Continuing that theme, there are now several events that specifically target them. The “9th International Wahoo Tournament” La Playa, San José del Cabo, started by Tomas Cantor, Jr., is one. The 2017 event hosted 37 teams producing 10 wahoo with the largest weighing in at 49-pounds according to Eric Brictson, Gordo Banks Pangas.
Brictson added that he also has several pangeros who successfully target the wahoo that frequent the surrounding waters.
Another event was the “Cass Tour Wahoo Rumble” with 52 anglers producing only four wahoo, the largest weighing 28.5-pounds caught by Mary Kindschy, from Chicago.
A recent newcomer to the Baja wahoo circuit in August was the “East Cape Gold Cup Wahoo Jackpot Tournament,” attracting an impressive 44 teams of 147 anglers to the one-day event. The Wahoo Jackpot Tournament, based at the Hotel Palmas de Cortez, featured wahoo, using a similarly proven format of their wildly popular “Dorado Shootout” held earlier in the summer.
By the time the weigh station closed, teams brought 25 wahoo to the scales along with a yellowfin tuna and two dorado; according to Tournament Director Kit McNear, there were up to 50 fish lost with the largest weighing in at 55.5-pounds. At the end of the tournament, McNear and Eddie Dalmau, Baja’s Van Wormer Resorts, distributed the Jackpot Money totaling $23,630 along with special items donated by the sponsors.
Those, coupled with stories like Dr. Harvey Barish and his son aboard Barish’s boat fishing at Vinorama, who landed 11 wahoo the day after the Van Wormer Dorado Shoot Out held in mid-July 2013, have fueled demand for detailed information that can be exploited by eager anglers.
With all the recent tournament activity, local anglers as well as visiting anglers have suddenly recognized that wahoo deserve more attention than they have previously been given. The demand for more information on how and where to catch wahoo has never been greater.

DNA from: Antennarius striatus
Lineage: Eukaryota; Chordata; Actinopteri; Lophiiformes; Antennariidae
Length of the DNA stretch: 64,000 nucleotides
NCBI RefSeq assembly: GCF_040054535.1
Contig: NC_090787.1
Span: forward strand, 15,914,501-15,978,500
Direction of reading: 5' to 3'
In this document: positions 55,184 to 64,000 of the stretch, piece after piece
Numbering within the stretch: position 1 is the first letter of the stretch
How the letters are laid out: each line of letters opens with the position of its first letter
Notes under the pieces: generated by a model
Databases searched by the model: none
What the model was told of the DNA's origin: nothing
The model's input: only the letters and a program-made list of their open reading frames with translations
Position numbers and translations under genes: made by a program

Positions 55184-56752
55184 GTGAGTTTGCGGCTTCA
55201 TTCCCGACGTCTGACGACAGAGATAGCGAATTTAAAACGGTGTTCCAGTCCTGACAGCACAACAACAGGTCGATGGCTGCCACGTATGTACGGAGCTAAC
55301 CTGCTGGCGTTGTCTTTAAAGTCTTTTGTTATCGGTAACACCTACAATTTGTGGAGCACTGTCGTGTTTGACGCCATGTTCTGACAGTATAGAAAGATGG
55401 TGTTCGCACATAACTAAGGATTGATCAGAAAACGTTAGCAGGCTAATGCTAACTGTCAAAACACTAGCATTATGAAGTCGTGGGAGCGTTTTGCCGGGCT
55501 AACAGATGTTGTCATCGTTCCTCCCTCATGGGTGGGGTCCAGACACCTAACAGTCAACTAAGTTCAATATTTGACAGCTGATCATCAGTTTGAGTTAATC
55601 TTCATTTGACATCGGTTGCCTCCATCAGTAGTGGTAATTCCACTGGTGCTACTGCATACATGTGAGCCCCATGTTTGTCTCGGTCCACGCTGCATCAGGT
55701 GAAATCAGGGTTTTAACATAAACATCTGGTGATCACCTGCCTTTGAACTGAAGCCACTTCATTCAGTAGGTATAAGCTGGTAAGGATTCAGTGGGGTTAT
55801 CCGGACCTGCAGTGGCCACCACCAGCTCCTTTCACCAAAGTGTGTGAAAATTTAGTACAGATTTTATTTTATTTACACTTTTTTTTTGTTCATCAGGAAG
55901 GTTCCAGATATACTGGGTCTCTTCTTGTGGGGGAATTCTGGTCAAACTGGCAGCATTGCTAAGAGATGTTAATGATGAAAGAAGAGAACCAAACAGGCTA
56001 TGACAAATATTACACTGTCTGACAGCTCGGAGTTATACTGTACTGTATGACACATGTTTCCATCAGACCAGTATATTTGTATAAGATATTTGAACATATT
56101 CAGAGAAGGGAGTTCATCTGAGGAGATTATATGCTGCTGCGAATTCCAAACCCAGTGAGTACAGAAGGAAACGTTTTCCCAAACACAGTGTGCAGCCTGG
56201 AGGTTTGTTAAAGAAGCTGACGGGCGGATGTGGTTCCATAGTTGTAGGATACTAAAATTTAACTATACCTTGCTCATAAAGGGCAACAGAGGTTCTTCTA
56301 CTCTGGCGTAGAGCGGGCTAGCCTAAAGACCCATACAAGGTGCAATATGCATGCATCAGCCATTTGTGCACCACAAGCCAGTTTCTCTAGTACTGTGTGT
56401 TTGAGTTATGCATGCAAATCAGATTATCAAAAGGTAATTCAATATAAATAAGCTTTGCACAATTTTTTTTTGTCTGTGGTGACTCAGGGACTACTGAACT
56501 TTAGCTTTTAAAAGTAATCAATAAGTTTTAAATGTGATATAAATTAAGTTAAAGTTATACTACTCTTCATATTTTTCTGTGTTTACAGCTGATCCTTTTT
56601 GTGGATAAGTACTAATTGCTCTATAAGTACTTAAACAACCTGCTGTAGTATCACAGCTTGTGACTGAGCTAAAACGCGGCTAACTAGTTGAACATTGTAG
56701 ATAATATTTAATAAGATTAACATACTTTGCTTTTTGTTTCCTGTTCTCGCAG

McNear, whose sportfishing career spans decades exploring Hawaii, Fiji, Panama, and the Caribbean in search of wahoo, graciously offered to give up some of his favorite East Cape spots along with some of his techniques that he developed the hard way … through trial and error.
East Cape Inshore Wahoo areas
· The lighthouse south of Punta Colorado.
· The several high spots outside the park area near Cabo Pulmo.
· Vinorama Reef area (one of the best).
· Plus, he prefers areas where bait is present near a hard drop off.
North of East Cape
· Punta Perico.
· The Castillo (dome) just off the lighthouse at Las Arenas.
· South end drop-off at Cerralvo Island, underscored by retired football player Russ Jensen, an avid free diver who recounts his experience twenty years ago shooting 12 wahoo on the south end of Cerralvo where he discovered hundreds of wahoo while diving.
· North end drop-off at Cerralvo Island. (Light fishing pressure, and fantastic wahoo fishing at times in the fall).
· Near school of smaller-size yellowfin.
· Sometimes near floating debris with holding bait.
Favorite Wahoo lures rigged wire leader for Sea of Cortez
· Small Yo Zuri Bonitas re-rigged with single hooks. (all colors work; McNear’s favorites Tony Tiger, Black/Purple, and Black/Orange).
· Medium-sized Yo Zuri Bonitas … Same colors. Both sizes fished close to boat.
· X Rap 30-40 Rapalas in Purple and Black 60- to 70-feet back. Adding that the newest Rapala X Rap 40 in black/purple will become the number one wahoo lure in Baja!
Live bait preference and techniques
· Live bait or rigged ballyhoo fished off a downrigger 30- to 40-feet down and 50-feet back. (If fish are touchy and will not bite lures, go to bait). Rigged with a trap hook rig with ballyhoo with a purple skirt on head of bait.
“Conditions are almost perfect for the Wahoo Shootout coming up soon,” McNear confided recently.
Adding, “throughout the season there has been a consistent wahoo bite for both anglers targeting them as well as many caught incidentally.”
Anglers who are attracted to the challenge of pursuing the wahoo, a new, worthy adversary, will appreciate this insider information that McNear and other “Wahoo Whisperers” have volunteered.
Will this adversary now at the tail-end of the alphabetic Baja species list rise nearer to the top of the anglers’ target list, replacing the diminishing dorado? Only time will tell.